LORD  BYRON  and  his  TIMES
Documents Biography Criticism

Memoirs of the Life of Sir Walter Scott, Bart.
Walter Scott to George Ellis, 2 March 1802

Vol I Preface
Vol. I Contents.
Chapter I
Chapter II 1771-78
Chapter III 1778-83
Chapter IV 1783-86
Chapter V 1786-90
Chapter VI 1790-92
Chapter VII 1792-96
Chapter VIII 1796-97
Chapter IX 1798-99
Chapter X 1800-02
Chapter XI 1802-03
Chapter XII 1803-04
Vol. II Contents.
Chapter I 1804-05
Chapter II 1805
Chapter III 1806
Chapter IV 1806-08
Chapter V 1808
Chapter VI 1808-09
Chapter VII 1809-10
Chapter VIII 1810
Chapter IX 1810
Chapter X 1810-11
Chapter XI 1811
Chapter XII 1811-12
Vol. III Contents.
Chapter I 1812-13
Chapter II 1813
Chapter III 1814
Chapter IV 1814
Chapter V 1814
Chapter VI 1814
Chapter VII 1814
Chapter VIII 1814
Chapter IX 1814
Chapter X 1814-15
Chapter XI 1815
Chapter XII 1815
Vol III Appendix
Vol. IV Contents.
Chapter I 1816
Chapter II 1817
Chapter III 1817
Chapter IV 1818
Chapter V 1818
Chapter VI 1818
Chapter VII 1818-19
Chapter VIII 1819
Chapter IX 1819
Chapter X 1819
Chapter XI 1820
Chapter XII 1820
Vol. V Contents.
Chapter I 1820
Chapter II 1820-21
Chapter III 1821
Chapter IV 1821
Chapter V 1821
Chapter VI 1821
Chapter VII 1822
Chapter VIII 1822
Chapter IX 1822-23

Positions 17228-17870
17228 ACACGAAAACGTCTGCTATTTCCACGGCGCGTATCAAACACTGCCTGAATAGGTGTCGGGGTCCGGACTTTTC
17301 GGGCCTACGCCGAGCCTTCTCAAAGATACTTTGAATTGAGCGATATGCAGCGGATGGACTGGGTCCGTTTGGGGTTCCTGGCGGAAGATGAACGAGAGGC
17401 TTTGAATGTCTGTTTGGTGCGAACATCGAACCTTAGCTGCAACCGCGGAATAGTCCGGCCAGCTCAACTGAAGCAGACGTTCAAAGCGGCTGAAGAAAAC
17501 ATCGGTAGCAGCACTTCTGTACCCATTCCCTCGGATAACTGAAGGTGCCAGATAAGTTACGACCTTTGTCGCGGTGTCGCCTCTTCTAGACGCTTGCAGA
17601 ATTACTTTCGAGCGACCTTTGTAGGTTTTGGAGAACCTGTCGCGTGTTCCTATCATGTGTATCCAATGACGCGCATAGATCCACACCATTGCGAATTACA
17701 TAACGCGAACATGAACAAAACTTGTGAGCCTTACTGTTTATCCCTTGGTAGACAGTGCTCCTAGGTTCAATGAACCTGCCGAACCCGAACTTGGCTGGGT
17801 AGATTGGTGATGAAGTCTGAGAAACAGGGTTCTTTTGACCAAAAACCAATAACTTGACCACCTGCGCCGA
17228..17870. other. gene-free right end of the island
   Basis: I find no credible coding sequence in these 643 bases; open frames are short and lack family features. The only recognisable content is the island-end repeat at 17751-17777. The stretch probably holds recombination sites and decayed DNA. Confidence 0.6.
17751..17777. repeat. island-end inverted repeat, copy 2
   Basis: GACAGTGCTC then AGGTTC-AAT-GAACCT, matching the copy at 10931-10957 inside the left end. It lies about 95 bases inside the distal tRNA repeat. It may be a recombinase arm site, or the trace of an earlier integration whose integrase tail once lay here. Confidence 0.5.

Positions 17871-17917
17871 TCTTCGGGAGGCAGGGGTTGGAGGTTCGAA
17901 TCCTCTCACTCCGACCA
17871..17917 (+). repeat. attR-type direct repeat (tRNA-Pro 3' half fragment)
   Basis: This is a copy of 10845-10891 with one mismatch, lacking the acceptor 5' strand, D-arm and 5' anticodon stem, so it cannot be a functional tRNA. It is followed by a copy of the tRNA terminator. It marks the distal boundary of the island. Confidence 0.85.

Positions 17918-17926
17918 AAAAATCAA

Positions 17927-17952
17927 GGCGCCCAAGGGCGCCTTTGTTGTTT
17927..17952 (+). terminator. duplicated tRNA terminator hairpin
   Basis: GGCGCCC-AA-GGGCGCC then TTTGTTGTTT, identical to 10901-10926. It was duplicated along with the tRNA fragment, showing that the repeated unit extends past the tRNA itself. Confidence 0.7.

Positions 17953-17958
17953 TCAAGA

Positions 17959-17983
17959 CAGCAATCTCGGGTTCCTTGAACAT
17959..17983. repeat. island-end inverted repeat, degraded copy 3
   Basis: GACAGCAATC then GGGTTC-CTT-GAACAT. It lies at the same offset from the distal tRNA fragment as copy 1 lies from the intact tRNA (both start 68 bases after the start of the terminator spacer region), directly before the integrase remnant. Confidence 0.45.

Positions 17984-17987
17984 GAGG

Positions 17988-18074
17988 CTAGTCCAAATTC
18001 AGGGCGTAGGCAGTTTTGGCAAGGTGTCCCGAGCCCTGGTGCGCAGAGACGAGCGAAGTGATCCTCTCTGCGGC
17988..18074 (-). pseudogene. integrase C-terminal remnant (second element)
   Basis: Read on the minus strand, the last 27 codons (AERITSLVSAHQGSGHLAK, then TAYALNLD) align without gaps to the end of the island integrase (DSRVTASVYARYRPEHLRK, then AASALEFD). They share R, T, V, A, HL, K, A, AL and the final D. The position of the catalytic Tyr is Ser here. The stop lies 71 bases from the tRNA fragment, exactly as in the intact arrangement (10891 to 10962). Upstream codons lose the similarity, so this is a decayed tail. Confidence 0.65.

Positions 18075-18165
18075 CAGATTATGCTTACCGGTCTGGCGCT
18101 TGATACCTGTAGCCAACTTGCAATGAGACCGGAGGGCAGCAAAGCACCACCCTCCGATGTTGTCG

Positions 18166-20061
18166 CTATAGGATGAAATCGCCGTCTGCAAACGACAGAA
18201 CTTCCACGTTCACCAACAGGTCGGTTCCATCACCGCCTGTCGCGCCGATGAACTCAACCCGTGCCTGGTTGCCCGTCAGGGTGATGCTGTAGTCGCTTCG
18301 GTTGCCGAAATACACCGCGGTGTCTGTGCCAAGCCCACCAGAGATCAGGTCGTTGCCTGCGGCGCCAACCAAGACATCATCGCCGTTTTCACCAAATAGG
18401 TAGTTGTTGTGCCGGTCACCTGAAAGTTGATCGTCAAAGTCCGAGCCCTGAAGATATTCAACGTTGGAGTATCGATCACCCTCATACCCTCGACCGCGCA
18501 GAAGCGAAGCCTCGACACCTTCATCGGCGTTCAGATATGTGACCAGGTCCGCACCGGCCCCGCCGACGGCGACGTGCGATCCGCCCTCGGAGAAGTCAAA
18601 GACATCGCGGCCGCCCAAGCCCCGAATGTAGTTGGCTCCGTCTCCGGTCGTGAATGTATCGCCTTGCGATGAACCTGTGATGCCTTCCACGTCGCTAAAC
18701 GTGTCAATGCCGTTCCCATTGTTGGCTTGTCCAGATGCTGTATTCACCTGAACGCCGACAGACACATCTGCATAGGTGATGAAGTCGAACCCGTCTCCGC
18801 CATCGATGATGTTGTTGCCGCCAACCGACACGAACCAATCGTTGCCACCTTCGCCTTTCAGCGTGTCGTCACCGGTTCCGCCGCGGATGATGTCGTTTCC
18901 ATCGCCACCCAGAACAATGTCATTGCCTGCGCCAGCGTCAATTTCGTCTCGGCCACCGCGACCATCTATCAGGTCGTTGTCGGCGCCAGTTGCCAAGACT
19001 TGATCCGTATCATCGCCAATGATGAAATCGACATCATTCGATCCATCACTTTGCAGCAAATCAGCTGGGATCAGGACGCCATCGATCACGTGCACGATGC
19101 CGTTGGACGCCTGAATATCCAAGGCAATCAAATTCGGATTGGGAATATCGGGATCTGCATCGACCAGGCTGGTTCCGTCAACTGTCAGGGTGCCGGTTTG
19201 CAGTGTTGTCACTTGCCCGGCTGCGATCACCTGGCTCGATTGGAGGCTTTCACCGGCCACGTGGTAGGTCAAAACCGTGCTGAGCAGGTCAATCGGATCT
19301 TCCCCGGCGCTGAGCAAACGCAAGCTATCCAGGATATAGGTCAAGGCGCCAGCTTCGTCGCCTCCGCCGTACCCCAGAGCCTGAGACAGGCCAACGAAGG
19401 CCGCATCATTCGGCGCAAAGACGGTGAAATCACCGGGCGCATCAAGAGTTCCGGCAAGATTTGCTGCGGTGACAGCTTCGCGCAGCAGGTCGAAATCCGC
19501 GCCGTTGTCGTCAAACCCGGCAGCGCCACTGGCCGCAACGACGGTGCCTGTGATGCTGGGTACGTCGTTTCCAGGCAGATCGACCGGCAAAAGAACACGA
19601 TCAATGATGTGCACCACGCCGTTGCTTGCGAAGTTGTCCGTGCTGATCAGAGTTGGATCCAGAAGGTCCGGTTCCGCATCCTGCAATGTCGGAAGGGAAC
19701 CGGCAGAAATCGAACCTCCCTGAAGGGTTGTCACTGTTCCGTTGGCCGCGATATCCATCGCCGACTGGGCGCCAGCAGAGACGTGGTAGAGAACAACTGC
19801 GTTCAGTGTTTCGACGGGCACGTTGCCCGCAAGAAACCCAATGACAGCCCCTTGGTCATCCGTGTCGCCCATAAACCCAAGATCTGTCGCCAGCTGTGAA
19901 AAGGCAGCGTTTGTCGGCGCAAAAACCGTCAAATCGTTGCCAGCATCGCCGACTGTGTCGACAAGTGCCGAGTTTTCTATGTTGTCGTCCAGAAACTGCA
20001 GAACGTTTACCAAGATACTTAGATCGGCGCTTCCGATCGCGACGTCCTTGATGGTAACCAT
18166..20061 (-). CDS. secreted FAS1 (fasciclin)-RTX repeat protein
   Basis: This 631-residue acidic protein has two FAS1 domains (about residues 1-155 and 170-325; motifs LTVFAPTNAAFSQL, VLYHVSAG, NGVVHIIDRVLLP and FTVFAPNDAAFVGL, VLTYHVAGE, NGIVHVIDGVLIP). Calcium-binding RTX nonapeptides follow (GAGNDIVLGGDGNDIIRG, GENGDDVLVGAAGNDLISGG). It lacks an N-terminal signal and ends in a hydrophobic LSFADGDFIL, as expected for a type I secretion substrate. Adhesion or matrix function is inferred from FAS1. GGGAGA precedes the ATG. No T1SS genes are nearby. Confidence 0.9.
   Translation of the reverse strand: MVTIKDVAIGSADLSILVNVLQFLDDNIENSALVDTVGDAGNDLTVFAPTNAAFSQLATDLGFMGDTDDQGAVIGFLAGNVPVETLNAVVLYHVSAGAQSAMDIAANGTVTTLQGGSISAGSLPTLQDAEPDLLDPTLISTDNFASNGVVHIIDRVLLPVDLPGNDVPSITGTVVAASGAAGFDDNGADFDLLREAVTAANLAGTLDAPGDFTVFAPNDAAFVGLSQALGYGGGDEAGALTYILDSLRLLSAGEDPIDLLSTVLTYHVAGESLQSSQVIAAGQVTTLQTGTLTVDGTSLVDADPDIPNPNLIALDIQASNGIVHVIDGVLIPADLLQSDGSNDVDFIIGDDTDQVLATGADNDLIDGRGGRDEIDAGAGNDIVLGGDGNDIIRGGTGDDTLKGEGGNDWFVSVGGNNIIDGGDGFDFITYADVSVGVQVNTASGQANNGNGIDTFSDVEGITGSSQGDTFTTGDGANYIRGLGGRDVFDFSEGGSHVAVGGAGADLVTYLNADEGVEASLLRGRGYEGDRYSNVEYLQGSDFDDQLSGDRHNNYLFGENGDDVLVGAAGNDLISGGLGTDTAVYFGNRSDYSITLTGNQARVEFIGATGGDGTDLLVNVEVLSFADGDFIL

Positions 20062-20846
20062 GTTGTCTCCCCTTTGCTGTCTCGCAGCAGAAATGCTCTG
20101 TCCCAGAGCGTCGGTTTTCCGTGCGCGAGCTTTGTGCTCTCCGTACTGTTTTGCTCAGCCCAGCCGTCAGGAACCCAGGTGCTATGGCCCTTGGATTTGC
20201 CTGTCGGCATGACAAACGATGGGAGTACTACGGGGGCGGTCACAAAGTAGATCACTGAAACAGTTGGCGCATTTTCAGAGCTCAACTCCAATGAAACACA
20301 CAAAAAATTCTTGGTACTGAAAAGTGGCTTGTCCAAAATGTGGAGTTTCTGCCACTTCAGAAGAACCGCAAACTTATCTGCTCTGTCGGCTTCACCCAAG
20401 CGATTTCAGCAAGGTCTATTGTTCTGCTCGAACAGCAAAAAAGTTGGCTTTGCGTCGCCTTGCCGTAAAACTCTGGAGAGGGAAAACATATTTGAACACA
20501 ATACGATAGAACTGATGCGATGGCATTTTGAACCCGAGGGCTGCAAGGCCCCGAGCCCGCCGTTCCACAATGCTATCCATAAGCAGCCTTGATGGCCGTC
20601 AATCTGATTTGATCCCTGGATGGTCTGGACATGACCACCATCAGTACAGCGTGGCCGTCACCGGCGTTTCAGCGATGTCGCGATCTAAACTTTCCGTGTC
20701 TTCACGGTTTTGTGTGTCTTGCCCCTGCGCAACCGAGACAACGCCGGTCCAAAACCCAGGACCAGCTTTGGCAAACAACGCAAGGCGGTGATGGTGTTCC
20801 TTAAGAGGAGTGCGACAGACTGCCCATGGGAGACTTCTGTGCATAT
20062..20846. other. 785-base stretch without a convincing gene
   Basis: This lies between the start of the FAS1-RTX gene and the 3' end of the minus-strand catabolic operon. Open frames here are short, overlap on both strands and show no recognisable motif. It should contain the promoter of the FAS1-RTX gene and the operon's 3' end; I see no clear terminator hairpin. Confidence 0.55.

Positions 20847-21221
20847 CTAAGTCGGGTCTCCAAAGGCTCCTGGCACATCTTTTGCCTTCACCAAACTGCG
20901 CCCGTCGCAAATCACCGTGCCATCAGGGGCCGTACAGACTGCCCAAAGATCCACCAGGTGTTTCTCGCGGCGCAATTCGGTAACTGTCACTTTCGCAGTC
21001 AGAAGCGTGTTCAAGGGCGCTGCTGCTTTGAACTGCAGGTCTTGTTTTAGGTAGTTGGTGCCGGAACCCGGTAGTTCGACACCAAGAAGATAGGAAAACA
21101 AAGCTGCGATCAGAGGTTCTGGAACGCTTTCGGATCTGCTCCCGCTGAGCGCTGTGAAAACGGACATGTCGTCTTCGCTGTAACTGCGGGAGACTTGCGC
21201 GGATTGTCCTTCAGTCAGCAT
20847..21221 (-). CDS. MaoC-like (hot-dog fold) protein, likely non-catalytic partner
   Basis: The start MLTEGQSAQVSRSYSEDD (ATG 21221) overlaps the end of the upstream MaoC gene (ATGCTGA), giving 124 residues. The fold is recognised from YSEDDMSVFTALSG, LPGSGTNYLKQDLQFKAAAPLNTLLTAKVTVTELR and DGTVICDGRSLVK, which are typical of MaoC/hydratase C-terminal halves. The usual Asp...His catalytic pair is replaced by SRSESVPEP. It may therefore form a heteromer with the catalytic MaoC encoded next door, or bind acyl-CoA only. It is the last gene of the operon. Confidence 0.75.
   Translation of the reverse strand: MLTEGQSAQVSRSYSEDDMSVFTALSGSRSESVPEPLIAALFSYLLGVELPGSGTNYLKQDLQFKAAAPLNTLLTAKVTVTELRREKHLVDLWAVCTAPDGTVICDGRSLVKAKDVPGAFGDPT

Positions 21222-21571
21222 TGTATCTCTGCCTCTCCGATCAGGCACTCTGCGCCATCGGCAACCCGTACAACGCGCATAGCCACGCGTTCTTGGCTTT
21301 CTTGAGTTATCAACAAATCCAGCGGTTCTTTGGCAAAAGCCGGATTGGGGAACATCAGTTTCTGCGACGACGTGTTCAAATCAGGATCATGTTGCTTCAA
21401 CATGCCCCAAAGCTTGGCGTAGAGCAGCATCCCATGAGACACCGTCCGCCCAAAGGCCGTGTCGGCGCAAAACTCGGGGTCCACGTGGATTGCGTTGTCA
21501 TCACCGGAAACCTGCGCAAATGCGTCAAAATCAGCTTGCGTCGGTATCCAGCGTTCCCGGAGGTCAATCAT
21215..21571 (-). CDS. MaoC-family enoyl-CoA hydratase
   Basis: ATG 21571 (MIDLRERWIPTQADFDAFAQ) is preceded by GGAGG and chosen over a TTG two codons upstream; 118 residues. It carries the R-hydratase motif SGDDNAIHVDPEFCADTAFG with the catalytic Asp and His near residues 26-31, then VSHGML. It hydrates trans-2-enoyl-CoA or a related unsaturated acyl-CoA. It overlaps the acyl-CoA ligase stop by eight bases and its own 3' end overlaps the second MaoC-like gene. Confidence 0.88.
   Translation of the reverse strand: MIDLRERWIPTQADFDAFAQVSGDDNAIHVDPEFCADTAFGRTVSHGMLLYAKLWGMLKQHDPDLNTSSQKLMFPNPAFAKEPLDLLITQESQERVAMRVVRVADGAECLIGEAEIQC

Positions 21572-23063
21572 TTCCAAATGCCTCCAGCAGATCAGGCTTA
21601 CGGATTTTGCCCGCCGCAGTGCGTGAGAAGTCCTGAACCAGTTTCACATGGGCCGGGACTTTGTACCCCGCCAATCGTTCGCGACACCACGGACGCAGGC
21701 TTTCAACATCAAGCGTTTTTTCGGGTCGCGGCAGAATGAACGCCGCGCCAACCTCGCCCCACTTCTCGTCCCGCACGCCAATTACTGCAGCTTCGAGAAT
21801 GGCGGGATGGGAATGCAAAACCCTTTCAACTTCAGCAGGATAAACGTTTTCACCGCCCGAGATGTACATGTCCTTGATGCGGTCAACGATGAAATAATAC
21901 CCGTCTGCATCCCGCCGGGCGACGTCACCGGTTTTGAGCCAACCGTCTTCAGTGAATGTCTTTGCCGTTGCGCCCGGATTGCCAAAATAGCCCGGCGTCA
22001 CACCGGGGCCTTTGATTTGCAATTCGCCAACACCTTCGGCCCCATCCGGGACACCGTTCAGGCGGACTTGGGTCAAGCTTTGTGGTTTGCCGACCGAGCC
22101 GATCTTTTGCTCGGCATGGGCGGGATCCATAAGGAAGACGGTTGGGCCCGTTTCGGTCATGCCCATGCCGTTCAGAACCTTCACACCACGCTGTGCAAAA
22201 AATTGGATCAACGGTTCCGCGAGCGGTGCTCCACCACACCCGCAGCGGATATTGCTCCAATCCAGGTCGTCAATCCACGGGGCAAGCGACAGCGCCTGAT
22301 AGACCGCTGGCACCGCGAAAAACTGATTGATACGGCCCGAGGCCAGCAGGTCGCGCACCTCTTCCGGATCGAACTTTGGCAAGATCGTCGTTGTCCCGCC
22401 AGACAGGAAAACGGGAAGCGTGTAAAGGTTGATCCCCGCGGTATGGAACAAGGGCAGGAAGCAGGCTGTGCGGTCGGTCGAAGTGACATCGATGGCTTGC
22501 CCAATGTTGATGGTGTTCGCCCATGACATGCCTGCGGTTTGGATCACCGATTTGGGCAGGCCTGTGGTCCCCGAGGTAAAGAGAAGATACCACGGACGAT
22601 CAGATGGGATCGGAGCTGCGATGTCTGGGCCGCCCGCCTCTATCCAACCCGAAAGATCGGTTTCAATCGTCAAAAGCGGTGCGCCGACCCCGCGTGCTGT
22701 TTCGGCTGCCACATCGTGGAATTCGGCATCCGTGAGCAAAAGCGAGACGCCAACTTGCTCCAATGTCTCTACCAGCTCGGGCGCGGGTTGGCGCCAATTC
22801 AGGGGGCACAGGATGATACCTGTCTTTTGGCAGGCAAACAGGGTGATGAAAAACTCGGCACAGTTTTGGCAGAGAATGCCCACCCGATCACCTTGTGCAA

Chapter X 1823
Chapter XI 1823
Chapter XII 1824
Chapter XIII 1824-25
Vol. VI Contents.
Chapter I 1825
Chapter II 1825
Chapter III 1825
Chapter IV 1825
Chapter V 1826
Chapter VI 1826
Chapter VII 1826
Chapter VIII 1826
Chapter IX 1826
Chapter X 1826
Chapter XI 1826
Vol. VII Contents.
Vol VII Preface
Chapter I 1826-27
Chapter II 1827
Chapter III 1828
Chapter IV 1828
Chapter V 1829
Chapter VI 1830
Chapter VII 1830-31
Chapter VIII 1831
Chapter IX 1831
Chapter X 1831-32
Chapter XI 1832
Chapter XII
Vol VII Appendix
Creative Commons License

Licensed under a Creative Commons Attribution-Noncommercial-Share Alike 3.0 Unported License.
Produced by CATH
“2d March, 1802.

“I hope that long ere this you have received the Ballads, and that they have afforded you some amusement. I hope, also, that the threatened third volume will be more interesting to Mrs Ellis than the dry antiquarian detail of the two first could prove. I hope, moreover, that I shall have the pleasure of seeing you soon, as some circumstances seem not so much to call me to London, as to furnish me with a decent apology for coming up sometime this spring; and I long particularly to say, that I know my friend Mr Ellis by sight as well as intimately. I am glad you have seen the Marquess of Lorn, whom I have met frequently at the house of his charming sister, Lady Charlotte Campbell, whom, I am sure, if you are acquainted with her, you must admire as much as I do. Her Grace of Gordon, a great admirer of yours, spent some days here lately, and, like Lord Lorn, was highly entertained with an account of our friendship à la distance. I do not, nor did I ever, intend to fob you off with twenty or thirty
lines of the second part of Sir Guy. Young
Leyden has been much engaged with his studies, otherwise you would have long since received what I now send, namely, the combat between Guy and Colbronde, which I take to be the cream of the romance. . . . . If I do not come to London this spring, I will find a safe opportunity of returning Lady Juliana Berners, with my very best thanks for the use of her reverence’s work.”